Modifying the entire operating income of the plaintiff by the lower price at which it sells gas to the city of New York, it equals $1.0206 per thousand cubic feet of gas sold, at a cost of 93.56 cents per thousand cubic feet.

In order to furnish gas to the consumer at 537 B. t. u., it is necessary that the gas at the works should contain 550 B. t. u. Taking the lower cost of oil in 1923 rather than the price actually paid in 1922 and 1923, the cost of manufacture and delivery of 537 B. t. u. gas would be approximately 86.85 cents per thousand cubic feet, disregarding any increase in the required quantity of coal and the loss of volume from the decrease in the quantity of oil.

On the question of the rate of return to which plaintiff is entitled, the only evidence given was that of the expert witness called by the plaintiff, who placed it at 8 per cent., which was approved by the master in his opinion.

The defendants, by way of argument only, because they called no witness, contend that the act cannot be held to be confiscatory if plaintiff receives a return of 6 per cent.

Whatever force there might be to the argument of the defendants under some circumstances, it seems to be lost in the instant case, when you consider that bonds issued by this plaintiff while under the regulation of the defendant Public Service Commission, and with its approval, bear interest at the rate of 7 per cent. per annum, showing clearly that the lending public did not consider 6 per cent. as an adequate return.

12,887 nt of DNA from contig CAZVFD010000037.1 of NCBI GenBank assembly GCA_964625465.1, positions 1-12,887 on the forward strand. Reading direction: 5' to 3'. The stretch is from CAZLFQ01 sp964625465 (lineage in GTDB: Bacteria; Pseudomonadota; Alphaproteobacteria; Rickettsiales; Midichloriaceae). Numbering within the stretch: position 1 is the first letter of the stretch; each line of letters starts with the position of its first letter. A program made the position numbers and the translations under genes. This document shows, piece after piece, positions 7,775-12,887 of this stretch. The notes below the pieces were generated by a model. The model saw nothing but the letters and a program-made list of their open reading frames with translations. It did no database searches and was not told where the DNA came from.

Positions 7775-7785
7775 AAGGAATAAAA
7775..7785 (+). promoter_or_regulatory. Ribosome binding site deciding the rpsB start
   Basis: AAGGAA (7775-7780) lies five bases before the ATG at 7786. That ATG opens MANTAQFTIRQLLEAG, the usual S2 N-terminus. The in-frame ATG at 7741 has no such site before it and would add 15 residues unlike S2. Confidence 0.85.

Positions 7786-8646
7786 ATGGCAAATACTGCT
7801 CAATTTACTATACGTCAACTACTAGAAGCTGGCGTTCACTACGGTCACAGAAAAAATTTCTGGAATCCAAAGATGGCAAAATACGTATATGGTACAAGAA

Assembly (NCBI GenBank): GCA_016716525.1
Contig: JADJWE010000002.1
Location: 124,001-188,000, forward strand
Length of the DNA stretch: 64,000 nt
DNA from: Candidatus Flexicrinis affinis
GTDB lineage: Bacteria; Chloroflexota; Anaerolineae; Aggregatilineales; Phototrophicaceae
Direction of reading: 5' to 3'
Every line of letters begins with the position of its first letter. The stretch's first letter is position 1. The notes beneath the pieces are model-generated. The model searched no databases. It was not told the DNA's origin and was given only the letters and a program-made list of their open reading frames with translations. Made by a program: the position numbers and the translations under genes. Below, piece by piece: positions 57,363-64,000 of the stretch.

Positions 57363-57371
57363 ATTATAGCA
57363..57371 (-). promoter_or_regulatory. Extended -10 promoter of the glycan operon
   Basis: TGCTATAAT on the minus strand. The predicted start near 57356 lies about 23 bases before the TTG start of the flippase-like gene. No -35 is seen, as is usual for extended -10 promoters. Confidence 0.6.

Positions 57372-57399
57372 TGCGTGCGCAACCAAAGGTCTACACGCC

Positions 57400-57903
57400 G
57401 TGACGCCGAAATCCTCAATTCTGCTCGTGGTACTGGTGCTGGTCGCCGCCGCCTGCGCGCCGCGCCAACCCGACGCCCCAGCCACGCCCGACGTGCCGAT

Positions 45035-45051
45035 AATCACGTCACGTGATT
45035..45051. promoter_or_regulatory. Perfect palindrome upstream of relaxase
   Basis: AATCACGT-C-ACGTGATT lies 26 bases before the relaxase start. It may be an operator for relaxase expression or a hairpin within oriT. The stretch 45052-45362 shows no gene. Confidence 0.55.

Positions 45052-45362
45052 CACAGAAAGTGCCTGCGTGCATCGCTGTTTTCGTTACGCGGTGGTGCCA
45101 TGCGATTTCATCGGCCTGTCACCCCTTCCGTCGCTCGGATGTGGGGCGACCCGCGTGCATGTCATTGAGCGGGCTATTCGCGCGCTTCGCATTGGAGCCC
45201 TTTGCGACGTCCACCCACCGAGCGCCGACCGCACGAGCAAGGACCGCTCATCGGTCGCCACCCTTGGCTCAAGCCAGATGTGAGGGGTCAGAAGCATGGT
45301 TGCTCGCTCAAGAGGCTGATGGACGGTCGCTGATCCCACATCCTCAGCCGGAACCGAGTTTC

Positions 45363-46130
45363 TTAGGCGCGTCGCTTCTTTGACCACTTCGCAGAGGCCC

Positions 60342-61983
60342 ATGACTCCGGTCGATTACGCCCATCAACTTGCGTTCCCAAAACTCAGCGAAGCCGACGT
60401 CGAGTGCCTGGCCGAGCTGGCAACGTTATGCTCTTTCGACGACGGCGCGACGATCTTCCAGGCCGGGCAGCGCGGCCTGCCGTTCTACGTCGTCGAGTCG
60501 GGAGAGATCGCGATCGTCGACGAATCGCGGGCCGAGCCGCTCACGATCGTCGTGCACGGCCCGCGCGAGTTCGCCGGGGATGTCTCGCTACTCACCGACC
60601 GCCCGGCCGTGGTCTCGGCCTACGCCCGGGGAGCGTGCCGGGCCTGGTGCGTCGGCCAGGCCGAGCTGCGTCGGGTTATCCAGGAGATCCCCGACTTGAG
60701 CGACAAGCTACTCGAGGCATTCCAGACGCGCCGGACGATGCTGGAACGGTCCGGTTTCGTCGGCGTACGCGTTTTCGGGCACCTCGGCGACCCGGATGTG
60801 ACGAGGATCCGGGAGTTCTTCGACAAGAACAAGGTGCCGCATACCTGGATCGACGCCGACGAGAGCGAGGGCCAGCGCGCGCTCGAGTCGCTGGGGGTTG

Therefore, on the evidence in the instant case and on consideration of the opinions of the courts in New York & Queens Gas Co. v. Prendergast (D. C.) 1 F.(2d) 351, Bronx Gas & Electric Co. v. Prendergast (D. C.) 1 F.(2d) 377, New York Telephone Co. v. Prendergast (D. C.) 300 F. 822, Bluefield Waterworks & Imp. Co. v. Public Service Com., 262 U.S. 679, 43 S. Ct. 675, 67 L. Ed. 1176, and Consolidated Gas Co. v. Prendergast (D. C. S. D. N. Y.) 6 F.(2d) 243, decided April 22, 1925, I see no reason to disagree with the opinion of the master.

In the case at bar, however, at the rate of $1 per thousand cubic feet, the plaintiff cannot obtain a return even approximating 6 per cent. at any standard, even of 537 B. t. u.

As I construe this statute the plaintiff is required to deliver to the consumer gas containing the statutory thermal content. To do this, the gas at the point of manufacture must contain a greater thermal content than prescribed by the statute, as there is a loss in the transmission of gas due, among other things, to condensation.

The sales of gas by the plaintiff aggregate 15,300,373 thousand cubic feet. The yield to the plaintiff in the several alternatives would be as follows:

The cost of manufacture and distribution of 650 B. t. u. gas being 93.56 cents per thousand cubic feet, and the income from the sale of gas, gas appliances, and residuals aggregating $1,0206, the yield would be 8.5 cents per thousand cubic feet or $1,300,531.71 per annum, the equivalent of 2.365 per cent. upon $55,000,000, the rate base as of June 1, 1923, or of 2.24 per cent. upon $58,092,513, the rate base as of December 31, 1923.